Freedmen, the Fourteenth Amendment, and the Right to Bear Arms, 1866-1876 (Google eBook)

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Greenwood Publishing Group, Jan 1, 1998 - History - 230 pages
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Whether newly-freed slaves could be trusted to own firearms was in great dispute in 1866, and the ramifications of this issue reverberate in today's gun-control debate. This is the only comprehensive study ever published on the intent of the framers of the Fourteenth Amendment and of Reconstruction-era civil rights legislation to protect the right to keep and bear arms. Indeed, this is the most detailed study ever published about the intent of the Fourteenth Amendment to incorporate and to protect from state violation any of the rights guaranteed by the Bill of Rights, even including free speech. Paradoxically, the Second Amendment is virtually the only Bill of Rights guarantee not recognized by the federal courts as protected by the Fourteenth Amendment.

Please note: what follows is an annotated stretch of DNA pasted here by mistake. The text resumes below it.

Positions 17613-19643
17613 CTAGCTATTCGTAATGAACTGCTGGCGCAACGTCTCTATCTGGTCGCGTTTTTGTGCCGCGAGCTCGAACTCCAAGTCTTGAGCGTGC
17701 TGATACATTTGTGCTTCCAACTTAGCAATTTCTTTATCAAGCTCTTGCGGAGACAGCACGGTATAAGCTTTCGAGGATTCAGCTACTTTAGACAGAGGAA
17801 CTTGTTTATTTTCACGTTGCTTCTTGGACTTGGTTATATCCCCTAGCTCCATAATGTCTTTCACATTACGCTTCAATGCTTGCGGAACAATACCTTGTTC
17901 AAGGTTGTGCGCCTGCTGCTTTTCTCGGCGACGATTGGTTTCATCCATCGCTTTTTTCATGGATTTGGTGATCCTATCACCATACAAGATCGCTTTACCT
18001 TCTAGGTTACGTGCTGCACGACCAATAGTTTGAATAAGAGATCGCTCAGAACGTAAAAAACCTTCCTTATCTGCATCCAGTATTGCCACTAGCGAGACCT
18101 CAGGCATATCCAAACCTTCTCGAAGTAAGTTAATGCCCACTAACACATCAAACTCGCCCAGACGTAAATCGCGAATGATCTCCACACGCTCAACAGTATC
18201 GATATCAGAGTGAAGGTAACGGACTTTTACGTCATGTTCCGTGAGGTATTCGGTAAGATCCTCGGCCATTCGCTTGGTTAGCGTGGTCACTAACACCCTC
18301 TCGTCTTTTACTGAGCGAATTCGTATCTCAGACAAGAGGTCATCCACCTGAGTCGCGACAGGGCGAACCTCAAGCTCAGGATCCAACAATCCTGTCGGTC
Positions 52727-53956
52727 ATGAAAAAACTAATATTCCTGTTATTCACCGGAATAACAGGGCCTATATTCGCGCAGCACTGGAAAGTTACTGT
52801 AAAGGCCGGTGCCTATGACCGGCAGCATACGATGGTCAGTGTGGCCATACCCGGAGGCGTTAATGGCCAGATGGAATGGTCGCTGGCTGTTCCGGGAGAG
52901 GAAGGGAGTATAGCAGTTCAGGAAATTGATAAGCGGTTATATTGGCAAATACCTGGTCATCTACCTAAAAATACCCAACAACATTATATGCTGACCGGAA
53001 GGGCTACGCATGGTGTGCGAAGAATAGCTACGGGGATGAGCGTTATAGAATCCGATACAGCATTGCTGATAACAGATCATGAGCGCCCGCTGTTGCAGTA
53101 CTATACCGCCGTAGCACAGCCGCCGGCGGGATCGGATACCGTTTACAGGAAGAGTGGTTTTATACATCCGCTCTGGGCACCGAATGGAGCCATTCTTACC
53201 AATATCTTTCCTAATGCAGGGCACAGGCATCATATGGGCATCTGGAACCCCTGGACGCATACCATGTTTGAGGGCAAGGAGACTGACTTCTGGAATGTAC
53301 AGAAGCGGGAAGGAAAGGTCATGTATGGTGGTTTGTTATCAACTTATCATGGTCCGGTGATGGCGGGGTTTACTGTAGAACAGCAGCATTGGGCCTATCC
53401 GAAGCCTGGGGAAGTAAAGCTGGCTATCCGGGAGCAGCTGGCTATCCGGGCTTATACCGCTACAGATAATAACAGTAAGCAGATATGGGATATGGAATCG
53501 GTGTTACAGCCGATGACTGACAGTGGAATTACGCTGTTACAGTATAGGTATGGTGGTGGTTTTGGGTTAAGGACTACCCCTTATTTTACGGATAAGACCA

Through legislative and historical records generated during the Reconstruction epoch (1866-1876), Halbrook shows the intent of the Fourteenth Amendment and of civil rights legislation to guarantee full and equal rights to blacks, including the right to keep and bear arms.

  

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Contents

The Civil Rights and Freedmens Bureau Acts and the Proposal of the Fourteenth Amendment
1
Congress Reacts to Southern Rejection of the Fourteenth Amendment
57
The Southern State Constitutional Conventions
87
The Freedmens Bureau Act Reenacted and the Fourteenth Amendment Ratified
107
Toward Adoption of the Civil Rights Act of 1871
119
From the Klan Trials and Hearings through the End of the Civil Rights Revolution
135
The Cruikshank Case from Trial to the Supreme Court
159
Unfinished Jurisprudence
183
Copyright

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About the author (1998)

STEPHEN P. HALBROOK practices law in Fairfax, Virginia.

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